Iowa Caucus on Febuary 3rd 2020

How will you vote? Democratic? Republican? Third Party? Or will you vote as an Independent and choose candidates based on their political platform, regardless of party affiliation? When it comes time to vote, most of us have chosen a candidate from one of the two primary parties, Democratic or Republican, and usually vote for the same party for each office, even if we don't vote a straight ticket ballot. But what about the lesser-known third parties? It might surprise you to know that there are nearly fifty recognized political parties sponsoring candidates for various offices. Remember - you don't have to vote for the same party for each office. For instance, if you're a Republican and are committed to voting for a Republican candidate for the office of President in the 2012 Presidential Election, that doesn't mean that in the next general election you can't vote as an Independent and choose a Third Party, such as the Green Party, for the office of Governor in your state. Especially if the Green Party candidate better represents your beliefs and values on state issues. Or, if you want to see a new direction in the Presidential office and have decided to vote for a Republican candidate in the 2012 Presidential Election, you can still vote for your current state Governor in the next general election, even if their affiliation is Democratic. It's all about voting for the candidate that best reflects your views. Remember - no matter what way others are voting, when you step into the voting booth, it's completely confidential, and it's entirely up to you!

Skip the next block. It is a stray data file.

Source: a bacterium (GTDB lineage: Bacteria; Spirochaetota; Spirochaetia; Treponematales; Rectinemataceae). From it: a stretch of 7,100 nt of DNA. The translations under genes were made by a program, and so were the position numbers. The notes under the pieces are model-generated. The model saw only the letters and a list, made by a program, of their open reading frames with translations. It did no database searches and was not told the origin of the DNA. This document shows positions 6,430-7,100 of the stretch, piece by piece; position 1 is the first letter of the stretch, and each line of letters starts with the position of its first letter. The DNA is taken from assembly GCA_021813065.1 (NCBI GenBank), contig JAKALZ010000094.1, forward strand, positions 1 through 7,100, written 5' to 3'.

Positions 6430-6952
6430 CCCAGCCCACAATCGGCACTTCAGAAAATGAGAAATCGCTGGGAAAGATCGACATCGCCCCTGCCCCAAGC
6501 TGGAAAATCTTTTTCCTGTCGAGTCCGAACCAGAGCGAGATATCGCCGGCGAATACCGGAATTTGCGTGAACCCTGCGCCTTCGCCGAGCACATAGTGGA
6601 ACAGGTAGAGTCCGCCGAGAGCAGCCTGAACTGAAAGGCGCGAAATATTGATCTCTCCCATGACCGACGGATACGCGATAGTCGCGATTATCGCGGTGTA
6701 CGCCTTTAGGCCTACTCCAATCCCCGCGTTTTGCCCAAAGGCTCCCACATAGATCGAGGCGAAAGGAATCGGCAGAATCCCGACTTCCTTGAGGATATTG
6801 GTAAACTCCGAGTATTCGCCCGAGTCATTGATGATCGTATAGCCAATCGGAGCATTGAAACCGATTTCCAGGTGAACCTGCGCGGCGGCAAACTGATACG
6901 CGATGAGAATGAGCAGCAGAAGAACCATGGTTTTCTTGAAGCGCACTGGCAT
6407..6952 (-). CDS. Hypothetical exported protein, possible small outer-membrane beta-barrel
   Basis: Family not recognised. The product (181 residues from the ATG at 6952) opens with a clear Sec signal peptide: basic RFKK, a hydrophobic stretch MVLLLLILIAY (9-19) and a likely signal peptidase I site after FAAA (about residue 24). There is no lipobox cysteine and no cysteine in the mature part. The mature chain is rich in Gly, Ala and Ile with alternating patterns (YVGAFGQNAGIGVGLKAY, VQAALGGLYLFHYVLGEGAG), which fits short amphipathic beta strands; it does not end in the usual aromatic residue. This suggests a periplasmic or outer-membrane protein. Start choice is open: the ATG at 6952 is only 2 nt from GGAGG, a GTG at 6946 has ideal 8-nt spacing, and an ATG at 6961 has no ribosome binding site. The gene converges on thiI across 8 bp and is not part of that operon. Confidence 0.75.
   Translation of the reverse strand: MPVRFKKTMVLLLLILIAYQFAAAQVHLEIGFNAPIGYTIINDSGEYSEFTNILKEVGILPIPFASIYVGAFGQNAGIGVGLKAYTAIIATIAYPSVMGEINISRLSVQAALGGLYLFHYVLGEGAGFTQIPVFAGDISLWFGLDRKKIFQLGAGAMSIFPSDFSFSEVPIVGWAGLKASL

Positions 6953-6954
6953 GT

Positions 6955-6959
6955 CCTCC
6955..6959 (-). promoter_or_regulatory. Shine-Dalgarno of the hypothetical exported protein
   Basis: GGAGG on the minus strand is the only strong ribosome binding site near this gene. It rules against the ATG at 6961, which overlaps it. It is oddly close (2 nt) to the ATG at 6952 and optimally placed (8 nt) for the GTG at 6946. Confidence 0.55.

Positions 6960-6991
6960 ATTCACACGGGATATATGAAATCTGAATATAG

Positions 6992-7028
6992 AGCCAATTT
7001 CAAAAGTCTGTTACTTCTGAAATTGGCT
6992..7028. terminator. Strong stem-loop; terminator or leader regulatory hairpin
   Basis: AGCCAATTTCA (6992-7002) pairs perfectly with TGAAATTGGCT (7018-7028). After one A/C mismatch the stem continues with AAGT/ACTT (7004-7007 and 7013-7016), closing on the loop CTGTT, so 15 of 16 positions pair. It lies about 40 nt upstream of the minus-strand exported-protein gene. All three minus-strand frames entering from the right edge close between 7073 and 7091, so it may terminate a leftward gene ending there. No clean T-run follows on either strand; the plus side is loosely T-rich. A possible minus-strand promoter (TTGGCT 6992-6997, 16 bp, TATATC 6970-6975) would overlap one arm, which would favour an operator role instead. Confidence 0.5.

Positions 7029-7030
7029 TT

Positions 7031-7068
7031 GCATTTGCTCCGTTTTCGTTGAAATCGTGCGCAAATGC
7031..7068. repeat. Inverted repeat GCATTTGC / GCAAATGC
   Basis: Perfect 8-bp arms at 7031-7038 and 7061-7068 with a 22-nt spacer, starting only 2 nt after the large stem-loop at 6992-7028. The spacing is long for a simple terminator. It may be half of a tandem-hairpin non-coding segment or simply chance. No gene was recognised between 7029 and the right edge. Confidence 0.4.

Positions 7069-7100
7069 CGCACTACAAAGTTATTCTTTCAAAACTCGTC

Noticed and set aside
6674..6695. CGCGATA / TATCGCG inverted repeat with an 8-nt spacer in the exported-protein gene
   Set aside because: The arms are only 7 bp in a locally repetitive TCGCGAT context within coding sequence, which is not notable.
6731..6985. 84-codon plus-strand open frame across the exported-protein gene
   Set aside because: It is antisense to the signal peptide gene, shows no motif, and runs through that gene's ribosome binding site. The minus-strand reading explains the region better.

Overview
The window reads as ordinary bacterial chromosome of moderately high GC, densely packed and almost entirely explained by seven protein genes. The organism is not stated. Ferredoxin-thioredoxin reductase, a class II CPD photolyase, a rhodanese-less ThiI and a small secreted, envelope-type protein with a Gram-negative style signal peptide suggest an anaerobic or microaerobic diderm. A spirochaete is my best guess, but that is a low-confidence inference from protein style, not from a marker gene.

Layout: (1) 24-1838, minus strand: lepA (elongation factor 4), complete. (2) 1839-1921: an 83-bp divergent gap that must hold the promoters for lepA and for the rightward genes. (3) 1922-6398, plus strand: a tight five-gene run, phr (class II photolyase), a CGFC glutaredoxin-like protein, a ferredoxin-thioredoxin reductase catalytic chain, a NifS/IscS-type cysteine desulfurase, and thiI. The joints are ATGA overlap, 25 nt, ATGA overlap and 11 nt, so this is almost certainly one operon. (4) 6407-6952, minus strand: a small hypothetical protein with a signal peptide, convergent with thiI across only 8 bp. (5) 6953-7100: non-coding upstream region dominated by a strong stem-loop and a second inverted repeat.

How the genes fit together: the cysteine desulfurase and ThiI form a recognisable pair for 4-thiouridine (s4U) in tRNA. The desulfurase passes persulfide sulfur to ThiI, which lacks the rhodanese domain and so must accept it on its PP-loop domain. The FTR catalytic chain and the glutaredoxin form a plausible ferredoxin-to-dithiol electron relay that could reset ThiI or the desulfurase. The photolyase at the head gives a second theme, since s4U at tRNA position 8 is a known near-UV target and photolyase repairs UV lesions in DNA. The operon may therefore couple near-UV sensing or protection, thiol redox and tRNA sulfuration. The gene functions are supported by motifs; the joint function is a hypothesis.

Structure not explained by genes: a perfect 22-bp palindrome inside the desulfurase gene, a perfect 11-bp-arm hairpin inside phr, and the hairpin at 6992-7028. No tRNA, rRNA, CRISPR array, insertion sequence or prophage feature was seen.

Primary Parties:

There are two Primary Parties, Democratic and Republican.  These two parties, founded in the nineteenth century, are the most well-known of all the parties.  All of the other recognized political parties were founded in the twentieth century, except for  the Socialist Party, which was  formed in 1877. 

The Democratic Party is one of two major contemporary political parties in the United States, the other being the Republican Party. The party under its present name was established by Andrew Jackson in 1828, but it traces its origins to Thomas Jefferson and the Democratic-Republican Party in 1792. It is, along with Great Britain's Conservative Party, one of the two oldest political parties in the world.  Currently, the Democratic Party is the minority party in the United States Senate and the House of Representatives. Democrats control 19 state legislatures and 22 governorships. Since 1896, the Democrats have been the more liberal major party (in the modern American sense of the word, i.e. center-left). The pro-working class, activist philosophy of Franklin D. Roosevelt has shaped much of the party's agenda since 1933; his New Deal coalition controlled the national government into the 1960s. The Civil Rights Movement of the 1960s, championed by the party despite opposition at the time from its conservative Southern wing, has continued to inspire the party's ideas and principles.

Symbol: Donkey
Color:   BLUE
Ideology:   Liberal